Measuring Democratic ConsolidationStudies in Comparative and International Development (2001)
AbstractThe concept of democratic consolidation has become a pivotal concept in comparative politics. In its most widespread acceptation, a "consolidated" democracy is one that is unlikely to break down. For all its apparent thinness and simplicity, this conceptualization poses considerable problems of operationalization and measurement. As the article argues, scholars have been relying on three basic strategies to assess the survival prospects of democratic regimes. They have been studying either behavioral, attitudinal, or structural foundations of democratic consolidation. This article briefly examines those approaches that rely on different kinds of empirical evidence as well as on different causal assumptions. On the basis of a quick revision of recent Latin American experiences, it concludes that in common judgments about democratic consolidation, behavioral evidence seems to trump both attitudinal and structural data.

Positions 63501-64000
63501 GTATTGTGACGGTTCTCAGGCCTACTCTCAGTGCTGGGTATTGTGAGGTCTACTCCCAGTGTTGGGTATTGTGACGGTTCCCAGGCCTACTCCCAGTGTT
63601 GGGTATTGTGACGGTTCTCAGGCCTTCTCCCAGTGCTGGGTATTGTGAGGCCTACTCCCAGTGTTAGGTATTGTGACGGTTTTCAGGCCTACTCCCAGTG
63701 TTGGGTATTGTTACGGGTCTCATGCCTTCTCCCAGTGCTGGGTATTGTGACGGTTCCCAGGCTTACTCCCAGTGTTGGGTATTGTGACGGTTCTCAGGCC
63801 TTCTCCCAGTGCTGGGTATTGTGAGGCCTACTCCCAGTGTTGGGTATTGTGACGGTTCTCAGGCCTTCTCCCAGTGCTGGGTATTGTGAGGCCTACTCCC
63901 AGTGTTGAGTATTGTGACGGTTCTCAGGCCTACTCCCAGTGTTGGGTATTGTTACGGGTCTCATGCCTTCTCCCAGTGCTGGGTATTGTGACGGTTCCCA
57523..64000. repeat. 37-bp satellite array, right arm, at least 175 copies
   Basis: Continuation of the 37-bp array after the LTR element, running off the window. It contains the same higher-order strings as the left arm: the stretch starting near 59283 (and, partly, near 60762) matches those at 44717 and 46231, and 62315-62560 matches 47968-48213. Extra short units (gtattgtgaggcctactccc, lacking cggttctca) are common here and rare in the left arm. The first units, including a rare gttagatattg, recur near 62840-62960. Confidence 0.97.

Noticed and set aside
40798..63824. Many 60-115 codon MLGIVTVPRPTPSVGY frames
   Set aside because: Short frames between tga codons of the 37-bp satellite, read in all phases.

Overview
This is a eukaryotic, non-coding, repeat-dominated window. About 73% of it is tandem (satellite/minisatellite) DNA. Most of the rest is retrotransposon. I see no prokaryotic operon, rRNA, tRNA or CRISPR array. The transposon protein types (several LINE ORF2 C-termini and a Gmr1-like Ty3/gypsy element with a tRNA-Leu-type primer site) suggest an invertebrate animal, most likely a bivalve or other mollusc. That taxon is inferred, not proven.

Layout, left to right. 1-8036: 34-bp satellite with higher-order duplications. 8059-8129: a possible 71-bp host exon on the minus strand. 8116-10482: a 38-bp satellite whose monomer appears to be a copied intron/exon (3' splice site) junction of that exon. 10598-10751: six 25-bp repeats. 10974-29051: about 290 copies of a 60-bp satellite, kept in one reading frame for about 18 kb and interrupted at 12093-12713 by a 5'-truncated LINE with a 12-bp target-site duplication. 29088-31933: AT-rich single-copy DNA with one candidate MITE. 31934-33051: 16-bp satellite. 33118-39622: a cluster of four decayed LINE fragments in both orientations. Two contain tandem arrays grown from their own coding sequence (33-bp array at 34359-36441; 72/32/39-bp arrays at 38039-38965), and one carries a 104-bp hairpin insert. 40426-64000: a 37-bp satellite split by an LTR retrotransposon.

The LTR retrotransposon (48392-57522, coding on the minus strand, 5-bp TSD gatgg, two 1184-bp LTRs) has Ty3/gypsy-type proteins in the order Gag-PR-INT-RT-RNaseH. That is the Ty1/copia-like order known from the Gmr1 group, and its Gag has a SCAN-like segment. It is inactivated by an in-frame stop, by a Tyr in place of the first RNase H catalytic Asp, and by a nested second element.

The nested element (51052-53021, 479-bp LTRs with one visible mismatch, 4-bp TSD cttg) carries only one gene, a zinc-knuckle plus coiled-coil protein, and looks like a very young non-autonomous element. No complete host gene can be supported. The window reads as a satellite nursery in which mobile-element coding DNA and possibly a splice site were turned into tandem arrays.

- democratic consolidation,
- causal proximity
Publication DateSpring 2001
Citation InformationAndreas Schedler. "Measuring Democratic Consolidation" Studies in Comparative and International Development Vol. 36 Iss. 1 (2001)
Available at: http://works.bepress.com/andreas_schedler/17/